Awards: National Book Award; PNBA BuzzBook; Cundill; Whiting Creative Nonfiction

The National Book Foundation announced the finalists for this year's National Book Awards. The winners will be named November 16 at the 67th NBA benefit dinner and ceremony at Cipriani Wall Street in New York City. This year's shortlisted titles are:

The Throwback Special by Chris Bachelder (Norton)
News of the World by Paulette Jiles (Morrow)
The Association of Small Bombs by Karan Mahajan (Viking)
The Underground Railroad by Colson Whitehead (Doubleday)
Another Brooklyn by Jacqueline Woodson (Amistad)

Strangers in Their Own Land: Anger and Mourning on the American Right by Arlie Russell Hochschild (The New Press)
Stamped from the Beginning: The Definitive History of Racist Ideas in America by Ibram X. Kendi (Nation Books)
Nothing Ever Dies: Vietnam and the Memory of War by Viet Thanh Nguyen (Harvard University Press)
The Other Slavery: The Uncovered Story of Indian Enslavement in America by Andrés Reséndez (Houghton Mifflin Harcourt)
Blood in the Water: The Attica Prison Uprising of 1971 and Its Legacy by Heather Ann Thompson (Pantheon)

The Performance of Becoming Human by Daniel Borzutzky (Brooklyn Arts Press)
Collected Poems 1974-2004 by Rita Dove (Norton)
Archeophonics by Peter Gizzi (Wesleyan University Press)
The Abridged History of Rainfall by Jay Hopler (McSweeney's)
Look by Solmaz Sharif (Graywolf Press)

Young People's Literature
Raymie Nightingale by Kate DiCamillo (Candlewick)
March: Book Three by John Lewis, Andrew Aydin and Nate Powell (Top Shelf Productions)
When the Sea Turned to Silver by Grace Lin (Little, Brown)
Ghost by Jason Reynolds (Atheneum)
The Sun Is Also a Star by Nicola Yoon (Delacorte)


Norse Mythology
by Neil Gaiman (to be published by Norton in February 2017) won the BuzzBooks contest this past weekend at the Pacific Northwest Booksellers Association annual trade show. Nearly 200 punch cards were handed out to attendees who visited eight publishers for quick pitches on nine recent and upcoming titles across multiple genres. The booksellers and librarians then voted for the book they were "most excited to recommend to patrons of Northwest libraries and bookstores."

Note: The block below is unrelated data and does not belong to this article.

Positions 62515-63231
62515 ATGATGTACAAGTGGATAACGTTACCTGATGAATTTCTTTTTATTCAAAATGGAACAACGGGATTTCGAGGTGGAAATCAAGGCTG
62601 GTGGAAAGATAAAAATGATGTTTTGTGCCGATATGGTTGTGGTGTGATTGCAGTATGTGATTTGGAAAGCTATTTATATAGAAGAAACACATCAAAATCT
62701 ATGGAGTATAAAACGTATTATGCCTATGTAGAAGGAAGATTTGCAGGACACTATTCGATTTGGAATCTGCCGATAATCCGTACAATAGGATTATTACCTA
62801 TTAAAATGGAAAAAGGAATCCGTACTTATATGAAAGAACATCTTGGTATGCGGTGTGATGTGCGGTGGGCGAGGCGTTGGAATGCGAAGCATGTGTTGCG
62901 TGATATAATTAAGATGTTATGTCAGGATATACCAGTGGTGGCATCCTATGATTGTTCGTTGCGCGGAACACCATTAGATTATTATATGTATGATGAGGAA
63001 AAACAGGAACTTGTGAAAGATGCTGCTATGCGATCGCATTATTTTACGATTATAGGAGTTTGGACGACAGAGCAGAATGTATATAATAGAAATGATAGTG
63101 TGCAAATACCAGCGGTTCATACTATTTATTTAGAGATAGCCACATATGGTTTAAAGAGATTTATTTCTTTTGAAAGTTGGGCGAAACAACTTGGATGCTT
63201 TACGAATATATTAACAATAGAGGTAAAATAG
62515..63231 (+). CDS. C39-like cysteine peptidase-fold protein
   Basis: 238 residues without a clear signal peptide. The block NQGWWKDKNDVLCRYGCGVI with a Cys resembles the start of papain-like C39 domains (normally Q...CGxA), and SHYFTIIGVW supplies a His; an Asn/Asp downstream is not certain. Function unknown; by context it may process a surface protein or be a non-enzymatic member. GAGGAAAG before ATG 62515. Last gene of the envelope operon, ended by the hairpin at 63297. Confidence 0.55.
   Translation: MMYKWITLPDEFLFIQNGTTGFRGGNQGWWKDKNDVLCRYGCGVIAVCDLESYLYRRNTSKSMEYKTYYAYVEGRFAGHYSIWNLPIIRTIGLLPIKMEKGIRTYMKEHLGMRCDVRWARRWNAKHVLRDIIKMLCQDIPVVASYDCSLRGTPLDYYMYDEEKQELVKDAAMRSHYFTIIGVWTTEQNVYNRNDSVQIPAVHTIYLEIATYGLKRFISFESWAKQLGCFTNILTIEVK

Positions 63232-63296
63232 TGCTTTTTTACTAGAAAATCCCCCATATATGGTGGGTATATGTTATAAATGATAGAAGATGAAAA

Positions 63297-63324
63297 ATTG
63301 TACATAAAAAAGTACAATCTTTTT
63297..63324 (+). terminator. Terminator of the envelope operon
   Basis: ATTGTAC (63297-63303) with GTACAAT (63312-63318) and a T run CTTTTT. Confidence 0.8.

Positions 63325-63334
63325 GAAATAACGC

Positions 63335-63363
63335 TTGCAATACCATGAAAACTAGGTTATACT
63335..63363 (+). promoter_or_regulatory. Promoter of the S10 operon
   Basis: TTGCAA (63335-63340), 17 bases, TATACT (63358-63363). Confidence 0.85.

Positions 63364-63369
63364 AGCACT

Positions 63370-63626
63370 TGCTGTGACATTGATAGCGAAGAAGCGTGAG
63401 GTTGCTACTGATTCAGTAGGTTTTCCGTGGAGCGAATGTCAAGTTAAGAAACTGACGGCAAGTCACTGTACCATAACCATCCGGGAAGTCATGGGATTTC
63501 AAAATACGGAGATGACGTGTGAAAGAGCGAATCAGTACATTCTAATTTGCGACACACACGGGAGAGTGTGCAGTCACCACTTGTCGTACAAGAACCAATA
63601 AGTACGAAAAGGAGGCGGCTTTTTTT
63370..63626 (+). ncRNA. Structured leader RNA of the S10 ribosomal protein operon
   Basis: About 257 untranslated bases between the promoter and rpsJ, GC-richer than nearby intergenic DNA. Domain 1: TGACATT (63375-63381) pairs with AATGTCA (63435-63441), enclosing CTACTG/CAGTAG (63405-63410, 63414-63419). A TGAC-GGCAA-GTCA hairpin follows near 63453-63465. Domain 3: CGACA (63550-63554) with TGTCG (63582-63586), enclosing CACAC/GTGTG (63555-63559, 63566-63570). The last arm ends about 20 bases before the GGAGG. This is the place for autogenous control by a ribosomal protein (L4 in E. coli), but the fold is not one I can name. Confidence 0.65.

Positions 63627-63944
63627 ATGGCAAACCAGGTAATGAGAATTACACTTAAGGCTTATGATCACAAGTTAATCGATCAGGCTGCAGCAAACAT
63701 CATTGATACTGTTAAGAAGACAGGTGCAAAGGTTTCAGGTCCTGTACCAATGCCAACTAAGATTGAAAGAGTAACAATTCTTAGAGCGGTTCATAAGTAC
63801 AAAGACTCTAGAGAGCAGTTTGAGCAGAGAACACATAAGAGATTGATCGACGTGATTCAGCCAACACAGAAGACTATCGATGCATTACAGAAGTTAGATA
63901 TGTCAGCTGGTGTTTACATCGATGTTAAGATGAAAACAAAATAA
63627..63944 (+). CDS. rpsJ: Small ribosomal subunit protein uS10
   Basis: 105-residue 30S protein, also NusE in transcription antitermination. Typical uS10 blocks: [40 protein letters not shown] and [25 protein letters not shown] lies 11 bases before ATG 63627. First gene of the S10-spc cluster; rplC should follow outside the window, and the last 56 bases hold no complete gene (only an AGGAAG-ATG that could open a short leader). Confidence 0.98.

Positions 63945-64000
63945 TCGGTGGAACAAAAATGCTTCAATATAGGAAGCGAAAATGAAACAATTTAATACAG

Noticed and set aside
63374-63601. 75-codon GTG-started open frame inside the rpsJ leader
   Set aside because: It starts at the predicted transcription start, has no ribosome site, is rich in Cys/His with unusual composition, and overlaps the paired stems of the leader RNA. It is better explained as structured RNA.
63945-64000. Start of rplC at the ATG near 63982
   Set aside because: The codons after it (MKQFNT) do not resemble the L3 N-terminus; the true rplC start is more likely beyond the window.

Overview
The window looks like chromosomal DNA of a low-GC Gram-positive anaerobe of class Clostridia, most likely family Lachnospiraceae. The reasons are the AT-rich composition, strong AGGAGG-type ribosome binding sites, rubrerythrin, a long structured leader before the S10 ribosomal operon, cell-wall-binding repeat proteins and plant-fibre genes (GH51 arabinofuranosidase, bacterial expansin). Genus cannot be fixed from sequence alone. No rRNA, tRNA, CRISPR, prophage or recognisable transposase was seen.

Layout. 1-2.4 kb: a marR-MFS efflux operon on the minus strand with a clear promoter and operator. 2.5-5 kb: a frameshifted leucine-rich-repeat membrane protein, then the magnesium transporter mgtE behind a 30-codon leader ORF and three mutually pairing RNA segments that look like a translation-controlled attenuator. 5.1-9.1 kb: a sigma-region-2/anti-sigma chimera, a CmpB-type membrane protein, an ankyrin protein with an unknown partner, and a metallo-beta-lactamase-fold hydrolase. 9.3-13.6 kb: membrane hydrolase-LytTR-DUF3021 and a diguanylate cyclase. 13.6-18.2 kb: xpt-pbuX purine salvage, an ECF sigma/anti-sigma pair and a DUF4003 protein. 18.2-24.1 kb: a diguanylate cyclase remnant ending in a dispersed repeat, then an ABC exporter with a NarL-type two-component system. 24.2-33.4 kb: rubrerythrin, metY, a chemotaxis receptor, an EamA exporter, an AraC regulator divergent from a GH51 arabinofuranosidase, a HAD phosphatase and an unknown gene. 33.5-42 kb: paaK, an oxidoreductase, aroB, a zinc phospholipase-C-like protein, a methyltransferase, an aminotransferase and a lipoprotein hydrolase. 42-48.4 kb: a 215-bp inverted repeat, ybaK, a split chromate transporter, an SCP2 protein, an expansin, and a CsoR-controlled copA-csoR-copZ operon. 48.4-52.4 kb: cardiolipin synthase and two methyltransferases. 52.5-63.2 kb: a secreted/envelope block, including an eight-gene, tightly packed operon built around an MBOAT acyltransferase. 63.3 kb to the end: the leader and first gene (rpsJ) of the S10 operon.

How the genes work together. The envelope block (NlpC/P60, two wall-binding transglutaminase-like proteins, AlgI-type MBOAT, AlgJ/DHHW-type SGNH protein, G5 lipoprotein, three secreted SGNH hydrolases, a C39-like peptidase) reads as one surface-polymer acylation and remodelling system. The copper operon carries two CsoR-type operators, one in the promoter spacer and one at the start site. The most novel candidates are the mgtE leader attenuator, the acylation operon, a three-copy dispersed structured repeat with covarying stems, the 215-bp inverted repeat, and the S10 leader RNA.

Norton describes Norse Mythology this way: "Neil Gaiman has long been inspired by ancient mythology in creating the fantastical realms of his fiction. Now he turns his attention back to the source, presenting a bravura rendition of the great northern tales--fashioning the primeval stories into a novelistic arc."


The shortlist for the $75,000 Cundill Prize in Historical Literature, administered by McGill University in Montreal, consists of:

Thomas W. Laqueur for The Work of the Dead: A Cultural History of Mortal Remain (Princeton University Press)
David Wootton for The Invention of Science: A New History of the Scientific Revolution (Stuart Proffitt)
Andrea Wulf for The Invention of Nature: Alexander Von Humboldt's New World (Knopf, John Murray Publishers)

The winner will be announced on November 17.


The six inaugural Whiting Creative Nonfiction Grant winners, each of whom receives $35,000 to complete their books in progress, are:

Deborah Baker, for The Last Englishman: Love, War and the End of Empire (forthcoming from Graywolf Press)
Sarah M. Broom, for The Yellow House (Grove Press)
Timothy N. Golden, for Nowhere Land: America and Its Enemies at Guantánamo (Penguin Press)
Joshua Roebke, for The Invisible World: The Story of Physics in the 20th Century (Farrar, Straus & Giroux)
Sarah Elizabeth Ruden, for The Confessions of Augustine: A New Translation (Random House)
John Jeremiah Sullivan, for The Prime Minister of Paradise: Christian Gottlieb Priber and the Search for a Lost American Enlightenment (Random House)

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